Delve Research

Travel Industry Gets Chance to Delve into Research

Over the last 12 years into which our reports delve, research shows the Internet has completely transformed how travel is bought and sold. The Internet itself has also undergone transformation. The initial iteration of the Internet, now referred to as Web 1.0, was the mapping of conventional media and commercial models to the new Internet chan­nel. Webmasters published content just like newspaper and magazine publishers. Retailers sold their products online, just as they did in their stores. And surfers (remember that term?) would seek information on search engines and consume content.

Enter Web 2.0 and the emergence of the social Web. The emphasis in the online experience began to shift from selling, searching, and con­suming to creating, connecting and exchang­ing. Surfers and consumers have become gen­erators, collaborators and commentators. The one-to-many publishing model has given way to many-to-many and one-to-one.

Delve Research

There is no better example of how the Web has changed than to look at how the ranks of the 10 most visited Web sites have shifted from 2004 to 2009, into which these paragraphs delve, research shows that while sever­al big names remain the same (Google, Yahoo!, Microsoft, AOL, Amazon, eBay), there are some very big differences. Who is out in 2009? Search engines, portals and content publishers (Ask Jeeves, Terra Lycos, and Monster). Who is new? Social networks (MySpace and Facebook), video sharing (YouTube) and the collaborative online encyclopedia (Wikipedia).

The Web properties that remained in the top 10 have changed remarkably in five years – they have become much more social. Customer product reviews have become a central feature on Amazon, as has the Amazon Marketplace which enables consumers to also become retail­ers. Google now actively aggregates and solicits user reviews not only on hotels, restaurants and activities, but also on a whole range of local services from day care to doctors. Yahoo! as well has introduced social services, from user reviews and the Flickr photo-sharing site to the more recent mashup homepage model that enables users to integrate content from their profiles with social networks and other sites.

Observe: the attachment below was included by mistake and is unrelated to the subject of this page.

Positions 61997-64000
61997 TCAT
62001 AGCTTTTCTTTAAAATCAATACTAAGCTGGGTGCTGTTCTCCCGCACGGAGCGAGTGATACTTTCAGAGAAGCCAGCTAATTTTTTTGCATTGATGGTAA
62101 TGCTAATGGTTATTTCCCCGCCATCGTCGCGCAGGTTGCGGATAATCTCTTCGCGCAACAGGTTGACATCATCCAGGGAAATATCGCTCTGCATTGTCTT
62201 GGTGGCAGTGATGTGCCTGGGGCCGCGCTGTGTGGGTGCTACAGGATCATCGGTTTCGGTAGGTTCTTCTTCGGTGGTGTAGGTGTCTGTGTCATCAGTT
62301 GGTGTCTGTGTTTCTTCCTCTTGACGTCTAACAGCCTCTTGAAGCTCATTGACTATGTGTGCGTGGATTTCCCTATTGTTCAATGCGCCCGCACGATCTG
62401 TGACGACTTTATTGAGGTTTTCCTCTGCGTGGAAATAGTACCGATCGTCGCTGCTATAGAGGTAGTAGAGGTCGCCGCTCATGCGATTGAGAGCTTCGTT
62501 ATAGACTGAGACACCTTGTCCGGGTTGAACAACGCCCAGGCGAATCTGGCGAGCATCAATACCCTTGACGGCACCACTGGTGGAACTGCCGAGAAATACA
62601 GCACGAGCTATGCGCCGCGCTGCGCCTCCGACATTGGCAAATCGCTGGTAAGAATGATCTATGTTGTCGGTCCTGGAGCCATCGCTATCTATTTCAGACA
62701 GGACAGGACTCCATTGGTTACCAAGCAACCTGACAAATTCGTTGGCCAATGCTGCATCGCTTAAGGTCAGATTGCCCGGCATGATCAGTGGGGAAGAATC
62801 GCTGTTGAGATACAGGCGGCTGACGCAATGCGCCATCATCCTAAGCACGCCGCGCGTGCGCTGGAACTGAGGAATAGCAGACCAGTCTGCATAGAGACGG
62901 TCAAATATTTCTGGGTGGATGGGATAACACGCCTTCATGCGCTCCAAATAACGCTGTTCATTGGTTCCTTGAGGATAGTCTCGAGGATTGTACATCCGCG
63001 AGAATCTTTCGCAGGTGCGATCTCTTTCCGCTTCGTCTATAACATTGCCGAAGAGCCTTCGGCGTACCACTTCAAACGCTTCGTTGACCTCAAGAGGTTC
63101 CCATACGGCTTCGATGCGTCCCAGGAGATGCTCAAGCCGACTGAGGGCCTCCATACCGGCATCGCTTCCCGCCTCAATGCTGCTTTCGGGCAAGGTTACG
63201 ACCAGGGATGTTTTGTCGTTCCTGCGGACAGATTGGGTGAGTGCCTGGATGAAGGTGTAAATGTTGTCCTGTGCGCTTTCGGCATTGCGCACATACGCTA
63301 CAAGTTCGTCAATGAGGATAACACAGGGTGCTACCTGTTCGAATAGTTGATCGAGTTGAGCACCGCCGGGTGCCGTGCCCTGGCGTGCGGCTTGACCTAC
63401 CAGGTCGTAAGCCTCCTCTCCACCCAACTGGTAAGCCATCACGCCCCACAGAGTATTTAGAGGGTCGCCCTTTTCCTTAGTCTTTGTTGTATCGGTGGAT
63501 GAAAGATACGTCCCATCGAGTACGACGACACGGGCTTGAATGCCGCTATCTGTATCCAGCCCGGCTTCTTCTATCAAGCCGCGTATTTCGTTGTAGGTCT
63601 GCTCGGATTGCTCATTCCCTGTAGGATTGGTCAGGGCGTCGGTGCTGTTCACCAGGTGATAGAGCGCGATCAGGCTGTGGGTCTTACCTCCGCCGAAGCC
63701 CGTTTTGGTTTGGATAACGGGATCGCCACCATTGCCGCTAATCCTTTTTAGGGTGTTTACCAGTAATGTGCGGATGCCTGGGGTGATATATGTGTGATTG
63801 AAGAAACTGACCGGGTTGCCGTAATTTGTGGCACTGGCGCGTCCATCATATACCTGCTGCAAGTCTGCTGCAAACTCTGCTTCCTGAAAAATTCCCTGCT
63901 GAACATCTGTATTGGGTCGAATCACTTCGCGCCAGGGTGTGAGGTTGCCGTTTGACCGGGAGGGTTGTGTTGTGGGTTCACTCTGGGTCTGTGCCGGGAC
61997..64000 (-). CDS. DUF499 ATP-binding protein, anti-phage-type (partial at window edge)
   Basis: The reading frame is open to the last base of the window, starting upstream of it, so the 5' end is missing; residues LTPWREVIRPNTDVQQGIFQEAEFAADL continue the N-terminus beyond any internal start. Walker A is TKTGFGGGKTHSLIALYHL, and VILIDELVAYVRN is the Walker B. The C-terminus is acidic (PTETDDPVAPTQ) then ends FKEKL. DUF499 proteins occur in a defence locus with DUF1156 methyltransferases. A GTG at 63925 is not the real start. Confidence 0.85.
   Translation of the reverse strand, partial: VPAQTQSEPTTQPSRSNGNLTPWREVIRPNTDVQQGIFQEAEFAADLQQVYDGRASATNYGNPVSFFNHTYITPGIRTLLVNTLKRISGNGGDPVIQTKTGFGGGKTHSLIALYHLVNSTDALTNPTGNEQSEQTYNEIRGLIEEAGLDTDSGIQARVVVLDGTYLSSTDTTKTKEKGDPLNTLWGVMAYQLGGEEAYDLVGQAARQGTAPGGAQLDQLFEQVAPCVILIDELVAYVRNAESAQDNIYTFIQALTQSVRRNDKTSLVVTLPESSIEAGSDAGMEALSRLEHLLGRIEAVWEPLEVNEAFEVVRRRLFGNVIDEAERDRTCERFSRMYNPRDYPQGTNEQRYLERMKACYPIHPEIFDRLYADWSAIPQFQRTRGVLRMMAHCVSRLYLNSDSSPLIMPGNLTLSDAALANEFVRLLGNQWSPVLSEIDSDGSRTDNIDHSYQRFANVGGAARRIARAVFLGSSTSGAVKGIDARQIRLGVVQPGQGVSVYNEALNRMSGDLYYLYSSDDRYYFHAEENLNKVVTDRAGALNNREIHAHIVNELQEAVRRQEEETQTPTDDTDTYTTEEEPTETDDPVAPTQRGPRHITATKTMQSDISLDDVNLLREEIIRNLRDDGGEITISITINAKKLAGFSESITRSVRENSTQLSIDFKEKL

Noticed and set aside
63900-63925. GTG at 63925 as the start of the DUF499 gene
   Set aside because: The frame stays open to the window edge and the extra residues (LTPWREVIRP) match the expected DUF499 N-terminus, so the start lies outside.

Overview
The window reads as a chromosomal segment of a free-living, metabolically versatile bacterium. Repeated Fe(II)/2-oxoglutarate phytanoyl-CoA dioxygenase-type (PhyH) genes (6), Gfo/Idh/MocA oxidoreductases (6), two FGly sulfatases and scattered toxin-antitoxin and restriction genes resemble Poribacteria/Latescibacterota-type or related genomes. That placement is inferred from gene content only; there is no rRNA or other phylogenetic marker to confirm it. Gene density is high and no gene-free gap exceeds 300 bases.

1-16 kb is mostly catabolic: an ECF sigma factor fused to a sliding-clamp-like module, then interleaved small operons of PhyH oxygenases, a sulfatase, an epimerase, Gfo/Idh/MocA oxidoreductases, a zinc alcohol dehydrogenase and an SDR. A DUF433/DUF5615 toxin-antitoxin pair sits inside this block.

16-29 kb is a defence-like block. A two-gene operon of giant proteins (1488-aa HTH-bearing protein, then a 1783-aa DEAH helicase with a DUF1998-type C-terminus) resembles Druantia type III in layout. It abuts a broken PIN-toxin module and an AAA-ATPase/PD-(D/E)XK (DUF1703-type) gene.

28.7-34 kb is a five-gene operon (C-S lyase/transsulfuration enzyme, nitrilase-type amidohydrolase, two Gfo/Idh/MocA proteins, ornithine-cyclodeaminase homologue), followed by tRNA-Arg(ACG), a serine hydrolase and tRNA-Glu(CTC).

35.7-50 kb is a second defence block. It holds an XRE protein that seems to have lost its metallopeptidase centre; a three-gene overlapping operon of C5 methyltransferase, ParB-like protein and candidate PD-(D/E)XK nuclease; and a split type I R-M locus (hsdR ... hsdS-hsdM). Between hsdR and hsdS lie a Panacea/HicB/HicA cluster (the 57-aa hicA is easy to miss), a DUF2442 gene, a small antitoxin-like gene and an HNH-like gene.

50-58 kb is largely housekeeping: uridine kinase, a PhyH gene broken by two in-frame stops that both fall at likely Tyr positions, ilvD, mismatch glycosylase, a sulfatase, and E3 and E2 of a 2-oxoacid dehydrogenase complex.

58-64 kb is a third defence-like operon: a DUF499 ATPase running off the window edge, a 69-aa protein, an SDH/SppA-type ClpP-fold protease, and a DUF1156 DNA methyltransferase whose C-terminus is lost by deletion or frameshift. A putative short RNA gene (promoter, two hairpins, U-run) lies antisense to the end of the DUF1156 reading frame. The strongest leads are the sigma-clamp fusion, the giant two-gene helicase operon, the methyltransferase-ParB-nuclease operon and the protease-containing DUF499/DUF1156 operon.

Travel is inherently social: 80% of U.S. trav­elers say travel creates experiences that they inherently enjoy discussing.1 The impact of online social content on travel has indeed been enormous, but is difficult to quantify. Some social content, such as traveler reviews and photos, are hugely influential. But the role of other forms of social media, such as social net­working, blogs and micro-blogs like Twitter, remains an evolving and often elusive opportu­nity for travel marketers – and into Twitter they delve, research delve, research shows.